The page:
Category Archives: Qual Life Res

Functional decline after congestive heart failure and acute myocardial infarction and the impact of psychological attributes. A prospective study.






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Functional decline after congestive heart failure and acute myocardial infarction and the impact of psychological attributes. A prospective study.
Qual Life Res. 2000;9(4):439-50
Authors: Kempen GI, Sanderman R… Continue reading

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The evaluation of the Center for Epidemiologic Studies Depression (CES-D) scale: Depressed and Positive Affect in cancer patients and healthy reference subjects.






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The evaluation of the Center for Epidemiologic Studies Depression (CES-D) scale: Depressed and Positive Affect in cancer patients and healthy reference subjects.
Qual Life Res. 2000;9(9):1015-29
Authors: Schroe… Continue reading

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Pre-morbid predictors of psychological adjustment to cancer.






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Pre-morbid predictors of psychological adjustment to cancer.
Qual Life Res. 2002 Mar;11(2):101-13
Authors: Ranchor AV, Sanderman R, Steptoe A, Wardle J, Miedema I, Ormel J
Abstract
This study ex… Continue reading

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The relative contribution of domains of quality of life to overall quality of life for different chronic diseases.






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The relative contribution of domains of quality of life to overall quality of life for different chronic diseases.
Qual Life Res. 2004 Jun;13(5):883-96
Authors: Arnold R, Ranchor AV, Sanderman R, Kempen GI, Orm… Continue reading

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Functional ability, social support, and depression in rheumatoid arthritis.






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Functional ability, social support, and depression in rheumatoid arthritis.
Qual Life Res. 2004 Aug;13(6):1053-65
Authors: Doeglas DM, Suurmeijer TP, van den Heuvel WJ, Krol B, van Rijswijk MH, van Leeuwen MA, … Continue reading

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The impact of low vision on activities of daily living, symptoms of depression, feelings of anxiety and social support in community-living older adults seeking vision rehabilitation services.






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The impact of low vision on activities of daily living, symptoms of depression, feelings of anxiety and social support in community-living older adults seeking vision rehabilitation services.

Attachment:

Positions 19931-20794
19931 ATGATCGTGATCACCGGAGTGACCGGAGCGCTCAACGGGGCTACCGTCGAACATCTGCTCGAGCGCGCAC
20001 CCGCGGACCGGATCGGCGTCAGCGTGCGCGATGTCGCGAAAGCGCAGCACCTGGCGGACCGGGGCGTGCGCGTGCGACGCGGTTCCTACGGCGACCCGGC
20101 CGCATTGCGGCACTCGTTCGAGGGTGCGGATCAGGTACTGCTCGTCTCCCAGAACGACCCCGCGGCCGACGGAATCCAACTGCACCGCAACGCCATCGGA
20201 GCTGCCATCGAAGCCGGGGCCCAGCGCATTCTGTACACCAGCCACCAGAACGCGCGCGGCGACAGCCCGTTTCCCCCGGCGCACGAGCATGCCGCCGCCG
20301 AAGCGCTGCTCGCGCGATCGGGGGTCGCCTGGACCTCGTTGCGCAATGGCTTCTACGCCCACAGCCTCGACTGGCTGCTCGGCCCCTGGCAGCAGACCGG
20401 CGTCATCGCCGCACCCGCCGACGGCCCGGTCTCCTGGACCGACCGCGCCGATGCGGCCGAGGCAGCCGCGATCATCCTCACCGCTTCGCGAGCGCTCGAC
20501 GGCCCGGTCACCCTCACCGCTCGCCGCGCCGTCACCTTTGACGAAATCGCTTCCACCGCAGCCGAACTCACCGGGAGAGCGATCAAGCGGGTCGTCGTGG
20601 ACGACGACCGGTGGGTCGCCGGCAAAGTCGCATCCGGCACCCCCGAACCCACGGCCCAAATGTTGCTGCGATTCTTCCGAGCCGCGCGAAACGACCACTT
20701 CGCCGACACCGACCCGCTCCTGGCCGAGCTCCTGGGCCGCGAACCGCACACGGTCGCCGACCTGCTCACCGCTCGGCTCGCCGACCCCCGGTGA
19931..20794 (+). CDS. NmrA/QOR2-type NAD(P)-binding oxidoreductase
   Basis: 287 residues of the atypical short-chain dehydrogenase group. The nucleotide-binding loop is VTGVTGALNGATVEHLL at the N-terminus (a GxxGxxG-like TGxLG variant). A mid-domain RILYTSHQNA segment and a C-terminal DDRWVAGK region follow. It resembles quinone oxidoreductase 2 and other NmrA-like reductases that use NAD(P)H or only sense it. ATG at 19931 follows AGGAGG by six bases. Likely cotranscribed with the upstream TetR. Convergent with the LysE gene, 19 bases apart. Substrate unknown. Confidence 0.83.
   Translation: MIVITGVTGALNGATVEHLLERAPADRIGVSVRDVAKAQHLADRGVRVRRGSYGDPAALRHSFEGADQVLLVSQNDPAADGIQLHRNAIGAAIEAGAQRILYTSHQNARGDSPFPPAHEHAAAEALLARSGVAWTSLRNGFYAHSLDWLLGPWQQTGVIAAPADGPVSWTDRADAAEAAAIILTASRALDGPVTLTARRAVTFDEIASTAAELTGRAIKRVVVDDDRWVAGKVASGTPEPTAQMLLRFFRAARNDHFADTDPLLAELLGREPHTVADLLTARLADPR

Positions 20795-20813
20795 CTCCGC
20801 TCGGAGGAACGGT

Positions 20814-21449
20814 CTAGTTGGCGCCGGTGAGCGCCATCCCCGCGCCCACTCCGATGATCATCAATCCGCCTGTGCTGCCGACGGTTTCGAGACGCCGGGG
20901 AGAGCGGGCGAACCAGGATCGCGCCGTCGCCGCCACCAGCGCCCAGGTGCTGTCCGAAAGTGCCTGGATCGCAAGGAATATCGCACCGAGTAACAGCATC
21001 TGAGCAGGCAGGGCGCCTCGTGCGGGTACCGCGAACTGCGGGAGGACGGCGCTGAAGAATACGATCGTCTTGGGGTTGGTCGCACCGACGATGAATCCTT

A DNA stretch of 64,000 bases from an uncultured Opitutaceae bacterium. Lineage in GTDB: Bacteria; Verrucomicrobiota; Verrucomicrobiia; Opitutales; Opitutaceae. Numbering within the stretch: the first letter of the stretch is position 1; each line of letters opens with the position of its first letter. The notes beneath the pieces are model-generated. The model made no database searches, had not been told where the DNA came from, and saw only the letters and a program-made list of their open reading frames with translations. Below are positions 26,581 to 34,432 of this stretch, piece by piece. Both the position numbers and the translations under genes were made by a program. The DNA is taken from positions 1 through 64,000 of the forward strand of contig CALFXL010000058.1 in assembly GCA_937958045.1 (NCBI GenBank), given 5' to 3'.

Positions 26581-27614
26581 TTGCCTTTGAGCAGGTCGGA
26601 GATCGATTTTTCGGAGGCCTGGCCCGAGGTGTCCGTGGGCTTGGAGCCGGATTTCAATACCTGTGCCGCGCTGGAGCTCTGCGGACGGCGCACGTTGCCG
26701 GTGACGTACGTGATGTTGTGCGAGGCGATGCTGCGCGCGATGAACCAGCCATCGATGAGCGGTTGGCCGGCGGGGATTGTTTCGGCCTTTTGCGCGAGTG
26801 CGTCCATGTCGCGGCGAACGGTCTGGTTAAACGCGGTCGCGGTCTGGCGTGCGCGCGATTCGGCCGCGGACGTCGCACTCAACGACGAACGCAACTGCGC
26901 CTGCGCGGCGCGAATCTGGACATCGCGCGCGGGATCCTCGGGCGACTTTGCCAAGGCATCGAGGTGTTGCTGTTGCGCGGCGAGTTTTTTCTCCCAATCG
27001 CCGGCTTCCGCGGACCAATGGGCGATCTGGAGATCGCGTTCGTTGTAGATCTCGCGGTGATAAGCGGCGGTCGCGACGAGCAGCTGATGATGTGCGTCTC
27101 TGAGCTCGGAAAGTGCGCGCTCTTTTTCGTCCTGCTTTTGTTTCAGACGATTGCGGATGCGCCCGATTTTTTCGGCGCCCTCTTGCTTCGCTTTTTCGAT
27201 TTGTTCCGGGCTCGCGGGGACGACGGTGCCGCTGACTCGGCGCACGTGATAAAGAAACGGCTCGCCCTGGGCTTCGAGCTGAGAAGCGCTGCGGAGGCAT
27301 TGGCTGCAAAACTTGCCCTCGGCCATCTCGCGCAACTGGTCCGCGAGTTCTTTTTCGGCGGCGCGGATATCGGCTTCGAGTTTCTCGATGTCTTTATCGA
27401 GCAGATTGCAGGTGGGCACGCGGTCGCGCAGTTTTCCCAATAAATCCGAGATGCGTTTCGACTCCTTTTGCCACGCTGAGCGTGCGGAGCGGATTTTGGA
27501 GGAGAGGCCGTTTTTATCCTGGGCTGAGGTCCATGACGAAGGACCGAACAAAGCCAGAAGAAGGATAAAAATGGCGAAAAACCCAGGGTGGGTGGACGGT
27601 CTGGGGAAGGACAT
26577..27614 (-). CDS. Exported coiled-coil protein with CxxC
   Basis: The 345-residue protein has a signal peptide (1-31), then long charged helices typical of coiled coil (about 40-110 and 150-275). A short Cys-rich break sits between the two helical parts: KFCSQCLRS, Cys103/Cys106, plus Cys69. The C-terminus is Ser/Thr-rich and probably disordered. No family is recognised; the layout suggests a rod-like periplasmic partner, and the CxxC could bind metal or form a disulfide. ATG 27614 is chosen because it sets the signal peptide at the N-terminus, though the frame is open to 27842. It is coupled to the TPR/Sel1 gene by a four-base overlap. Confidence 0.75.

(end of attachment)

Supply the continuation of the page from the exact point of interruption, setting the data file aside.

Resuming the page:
Qual Life Res. 2012 Oct;21(8):1405-11

Authors: Kempen GI, Ballemans J, Ranchor AV, van Rens GH, Zijlstra GA

Abstract
PURPOSE: Previous studies showed that older persons with vision loss generally reported low levels of health-related quality of life, although study outcomes with respect to feelings of anxiety and social support were inconsistent. The objective of this study was to examine the impact of low vision on health-related quality of life, including feelings of anxiety and social support, among community-living older adults seeking vision rehabilitation services.
METHODS: Differences of activities of daily living (Groningen Activity Restriction Scale-GARS), symptoms of depression and feelings of anxiety (Hospital Anxiety and Depression Scales-HADS) and social support (Social Support Scale Interactions-SSL12-I) between 148 older persons ≥57 years with low vision and a reference population (N = 4,792) including eight patient groups with different chronic conditions were tested with Student’s t tests.
RESULTS: Older persons with vision loss reported poorer levels of functioning with respect to activities of daily living, symptoms of depression and feelings of anxiety as compared to the general older population as well as compared to older patients with different chronic conditions. In contrast, older persons with vision loss reported higher levels of social support.
CONCLUSIONS: Vision loss has a substantial impact on activities of daily living, symptoms of depression and feelings of anxiety. Professionals working at vision rehabilitation services may improve their quality of care as they take such information into account in their intervention work.

PMID: 22090173 [PubMed – indexed for MEDLINE]

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